6. Maria V. says

    The Queen’s Bastard deals with some of this issues. Belinda, the bastard in question, has psychic powers. She uses them like telepathy. Javier, the son of a rival ruler, also has psychic powers, which he uses like telekineses. One of the constant underlying themes is that Belinda’s powers are the way they are because she’s a woman, and is used to having power through subterfuge. Javiar’s never had to learn subtlety so his are all pretty blatant. This shifts as the series progresses (in some really interesting, believable ways) but I really liked that premise — essentially they both have the same abilities but have just been conditioned to use them differently.

  7. says

    The telepath role is often involves being overcome with empathy, which is not a role we traditionally cast men in. This is another interesting point since there’s no reason it has to be written that psychics receive the emotions of the people they’re reading. They could just receive the information about what the person’s feeling instead of feeling it themselves.

    Actually, there was an episode of Buffy in which she could hear people’s thoughts for a day in high school. If memory serves, she didn’t feel their feelings – she just heard all their normally unvoiced insecurities and worries, heard people thinking how much they liked or disliked her, and eventually heard a guy planning to go on a shooting spree at the high school, which she then prevented without swooning all over the place from empathy. So it can be done.

  8. Anemone Cerridwen says

    I had a chat with a fellow sensitive about receiving years ago. We both picked up on vibes really easily, and as a result we were both concerned we would project them just as easily. She decided that most people are pretty deaf that way, and that you can think and feel as loudly as you like and they’re unlikely to notice. On the other hand, I’ve been accused of using telepathy to lean on someone, to push her into deciding to throw out some of her junk. She told me to leave the room while she considered, and I thought that was fair enough.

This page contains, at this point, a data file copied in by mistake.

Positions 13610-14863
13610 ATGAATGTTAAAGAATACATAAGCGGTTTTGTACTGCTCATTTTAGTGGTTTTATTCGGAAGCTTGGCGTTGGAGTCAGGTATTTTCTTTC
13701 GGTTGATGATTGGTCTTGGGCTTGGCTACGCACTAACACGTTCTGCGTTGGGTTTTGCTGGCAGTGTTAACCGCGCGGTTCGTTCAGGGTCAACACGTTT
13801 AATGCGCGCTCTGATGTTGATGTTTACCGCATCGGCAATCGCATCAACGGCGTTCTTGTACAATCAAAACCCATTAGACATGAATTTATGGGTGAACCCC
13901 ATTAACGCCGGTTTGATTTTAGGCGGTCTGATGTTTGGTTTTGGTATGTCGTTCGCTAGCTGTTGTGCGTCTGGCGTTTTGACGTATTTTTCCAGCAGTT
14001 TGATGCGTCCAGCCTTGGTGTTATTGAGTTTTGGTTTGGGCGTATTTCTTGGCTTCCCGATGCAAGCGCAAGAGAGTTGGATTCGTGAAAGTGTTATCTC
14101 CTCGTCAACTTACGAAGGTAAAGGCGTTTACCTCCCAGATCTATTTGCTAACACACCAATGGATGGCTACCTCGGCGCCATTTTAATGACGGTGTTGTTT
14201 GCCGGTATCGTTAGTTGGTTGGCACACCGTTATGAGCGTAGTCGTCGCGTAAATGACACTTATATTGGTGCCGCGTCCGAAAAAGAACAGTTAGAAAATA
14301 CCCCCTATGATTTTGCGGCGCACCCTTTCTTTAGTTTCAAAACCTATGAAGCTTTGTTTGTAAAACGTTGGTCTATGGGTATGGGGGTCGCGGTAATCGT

One of my concerns is that telepathy is so often portrayed as an add-on to a person’s abilities, like blonde hair, rather than part of how they breathe/sense/think. How do they know they’re telepathic in the first place? How do they know everyone else isn’t like them? I read somewhere recently a woman thinking everyone had visual-touch synesthesia like she did because no one told her they didn’t. It just doesn’t look realistic to me the way it’s handled in fiction. TK/spoonbending I can see as something people can just learn, but telepathy is a sensory issue, much more complex. Can you actually get it to the point where it’s like reading text on a page?

    I figure that if fiction really took telepathy/telempathy seriously, it would address the issues of what it’s actually like to be a sensitive. Unfortunately, in a world without any training, that would involve boundary issues – not so much fun. I think you have to learn to filter the information properly in order to separate what you’re thinking/feeling and what others are. For that you need elders who realize you’re picking up on all this stuff in the first place and who can help walk you through it.

    One of the writers I used to read (Anne McCaffrey? Marion Zimmer Bradley? Mercedes Lackey?) had one of her characters instruct “imagine a wall” as a means of protection. Useless advice in my experience. Walls are made out of decisions, not pretty pictures.

    At any rate, I think the interpersonal invisibility of the person who is a sensitive could be addressed better, even if there’s no understanding of how the difference itself works.